^{−2}]. ESI.3 Calculation of the heat transfer coefficient between the wall and the air ${\alpha}_{w-Air}$ for the tube bundle. ESI.4 Determination of the airspeed of the fuel cell exhaust air. ESI.5 Description of the “Pipe (G)” component in MATLAB/Simscape. Figure S3: Pipe (G) Simscape. ESI.6 Hydrogen consumption of the fuel cell used in the MH2-Powerbank. Figure S4: Hydrogen consumption of the fuel cell: experiments under constant resistance at 5.0, 7.5, 10.0, and 20.0 Ohm, dynamic daily profiles, and large power consumption variations. ESI.7 Interpolated velocity profiles from the fuel cell waste heat air stream obtained from the data measured with the anemometer. Figure S5: Interpolated velocity profiles from the fuel cell waste heat air stream: experiments under constant resistance at 5.0, 7.5, 10.0, and 20.0 Ohm, dynamic daily profiles, and large power consumption variations. ESI.8 Interpolated Temperature profiles from the fuel cell waste heat air stream obtained from the data measured in the anemometer. Figure S6: Interpolated Temperature profiles from the fuel cell waste heat air stream: experiments under constant resistance at 5.0, 7.5, 10.0, and 20.0 Ohm, dynamic daily profiles and large power consumption variations. ESI.9: Measured and simulated temperature profiles of tanks 1–5 from MH2-Powerbank. Figure S7: Experimental and modeled temperature profiles of the tanks under constant resistance at 5.0, 7.5, 10.0, and 20.0 Ohm, dynamic daily profiles, and large power consumption variations. ESI.10 Measured and simulated pressure profiles of MH2-Powerbank. Experimental and modeled pressure profiles of the tanks under constant resistance at 5.0, 7.5, 10.0, and 20.0 Ohm, dynamic daily profiles and large power consumption variations.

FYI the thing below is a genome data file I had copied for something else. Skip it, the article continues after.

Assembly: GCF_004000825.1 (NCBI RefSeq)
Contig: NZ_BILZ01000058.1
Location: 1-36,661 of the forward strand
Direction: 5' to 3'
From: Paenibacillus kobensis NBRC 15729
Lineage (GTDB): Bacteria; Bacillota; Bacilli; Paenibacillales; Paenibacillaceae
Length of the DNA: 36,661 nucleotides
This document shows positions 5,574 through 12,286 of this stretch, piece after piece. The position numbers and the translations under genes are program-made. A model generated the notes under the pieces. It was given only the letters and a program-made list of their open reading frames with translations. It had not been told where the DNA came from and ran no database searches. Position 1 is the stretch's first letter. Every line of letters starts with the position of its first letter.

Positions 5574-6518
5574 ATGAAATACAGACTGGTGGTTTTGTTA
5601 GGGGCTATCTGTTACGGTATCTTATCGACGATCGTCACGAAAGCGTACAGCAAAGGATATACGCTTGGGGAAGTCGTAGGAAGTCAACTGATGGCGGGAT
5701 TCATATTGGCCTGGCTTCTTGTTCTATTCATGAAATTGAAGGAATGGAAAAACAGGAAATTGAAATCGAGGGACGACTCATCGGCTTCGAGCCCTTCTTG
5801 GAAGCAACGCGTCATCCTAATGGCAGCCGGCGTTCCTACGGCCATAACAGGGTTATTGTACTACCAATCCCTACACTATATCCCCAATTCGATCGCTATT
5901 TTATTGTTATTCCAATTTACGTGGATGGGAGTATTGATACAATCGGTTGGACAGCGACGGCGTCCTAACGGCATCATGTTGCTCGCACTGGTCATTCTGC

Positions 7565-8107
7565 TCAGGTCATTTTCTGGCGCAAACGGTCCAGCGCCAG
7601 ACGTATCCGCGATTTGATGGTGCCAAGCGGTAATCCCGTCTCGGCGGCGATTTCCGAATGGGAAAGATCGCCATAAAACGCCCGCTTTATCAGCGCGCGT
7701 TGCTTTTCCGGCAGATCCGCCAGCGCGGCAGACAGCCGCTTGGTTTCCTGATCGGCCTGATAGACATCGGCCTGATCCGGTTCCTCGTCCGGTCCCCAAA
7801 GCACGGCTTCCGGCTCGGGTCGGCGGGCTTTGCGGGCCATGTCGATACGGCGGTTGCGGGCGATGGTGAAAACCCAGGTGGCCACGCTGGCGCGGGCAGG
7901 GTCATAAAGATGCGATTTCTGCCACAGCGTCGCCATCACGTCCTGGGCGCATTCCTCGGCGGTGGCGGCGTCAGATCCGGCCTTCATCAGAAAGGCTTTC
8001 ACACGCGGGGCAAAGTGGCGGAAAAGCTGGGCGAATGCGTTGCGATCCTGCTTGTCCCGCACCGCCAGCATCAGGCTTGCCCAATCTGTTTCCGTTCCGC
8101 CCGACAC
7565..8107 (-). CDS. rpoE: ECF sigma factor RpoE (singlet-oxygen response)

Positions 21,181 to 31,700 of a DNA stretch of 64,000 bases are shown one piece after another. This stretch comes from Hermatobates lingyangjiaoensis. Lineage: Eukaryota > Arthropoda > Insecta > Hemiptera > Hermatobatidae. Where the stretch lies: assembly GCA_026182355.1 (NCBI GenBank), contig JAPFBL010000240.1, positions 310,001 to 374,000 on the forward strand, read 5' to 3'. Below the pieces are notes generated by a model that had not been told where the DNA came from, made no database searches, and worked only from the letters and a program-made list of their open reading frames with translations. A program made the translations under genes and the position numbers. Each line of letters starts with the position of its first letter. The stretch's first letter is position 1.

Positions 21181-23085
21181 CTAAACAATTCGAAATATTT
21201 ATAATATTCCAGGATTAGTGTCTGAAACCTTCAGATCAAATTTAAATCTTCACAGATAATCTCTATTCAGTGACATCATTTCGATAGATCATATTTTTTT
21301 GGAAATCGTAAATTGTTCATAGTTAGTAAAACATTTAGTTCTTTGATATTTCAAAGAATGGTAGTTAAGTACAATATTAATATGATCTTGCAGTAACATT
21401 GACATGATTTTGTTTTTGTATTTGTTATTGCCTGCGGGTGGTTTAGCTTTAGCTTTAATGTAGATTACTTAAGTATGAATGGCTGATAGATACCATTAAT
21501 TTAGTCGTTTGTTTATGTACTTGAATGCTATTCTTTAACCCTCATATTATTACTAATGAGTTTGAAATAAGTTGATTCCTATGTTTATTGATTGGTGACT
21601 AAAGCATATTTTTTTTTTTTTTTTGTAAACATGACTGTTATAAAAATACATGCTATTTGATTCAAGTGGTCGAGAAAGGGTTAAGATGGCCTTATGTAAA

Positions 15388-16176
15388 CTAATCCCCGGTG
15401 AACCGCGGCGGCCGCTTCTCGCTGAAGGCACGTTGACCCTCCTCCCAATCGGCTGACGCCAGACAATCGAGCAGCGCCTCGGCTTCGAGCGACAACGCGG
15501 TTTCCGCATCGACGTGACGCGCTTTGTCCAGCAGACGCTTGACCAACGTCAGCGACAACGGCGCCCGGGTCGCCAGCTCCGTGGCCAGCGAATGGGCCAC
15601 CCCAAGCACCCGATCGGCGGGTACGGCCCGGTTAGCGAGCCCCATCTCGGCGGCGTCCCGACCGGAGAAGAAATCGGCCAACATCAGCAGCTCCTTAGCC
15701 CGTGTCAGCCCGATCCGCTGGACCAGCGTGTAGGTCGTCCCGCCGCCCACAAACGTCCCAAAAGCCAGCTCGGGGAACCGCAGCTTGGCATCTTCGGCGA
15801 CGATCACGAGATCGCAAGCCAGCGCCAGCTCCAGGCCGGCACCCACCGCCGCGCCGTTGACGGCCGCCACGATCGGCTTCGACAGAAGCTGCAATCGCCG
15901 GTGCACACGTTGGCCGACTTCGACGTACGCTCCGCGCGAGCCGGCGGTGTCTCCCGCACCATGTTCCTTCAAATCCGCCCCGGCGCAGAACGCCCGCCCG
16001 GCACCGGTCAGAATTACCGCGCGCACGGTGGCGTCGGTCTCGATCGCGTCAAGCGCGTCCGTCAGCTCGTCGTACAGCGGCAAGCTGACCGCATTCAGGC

## Author Contributions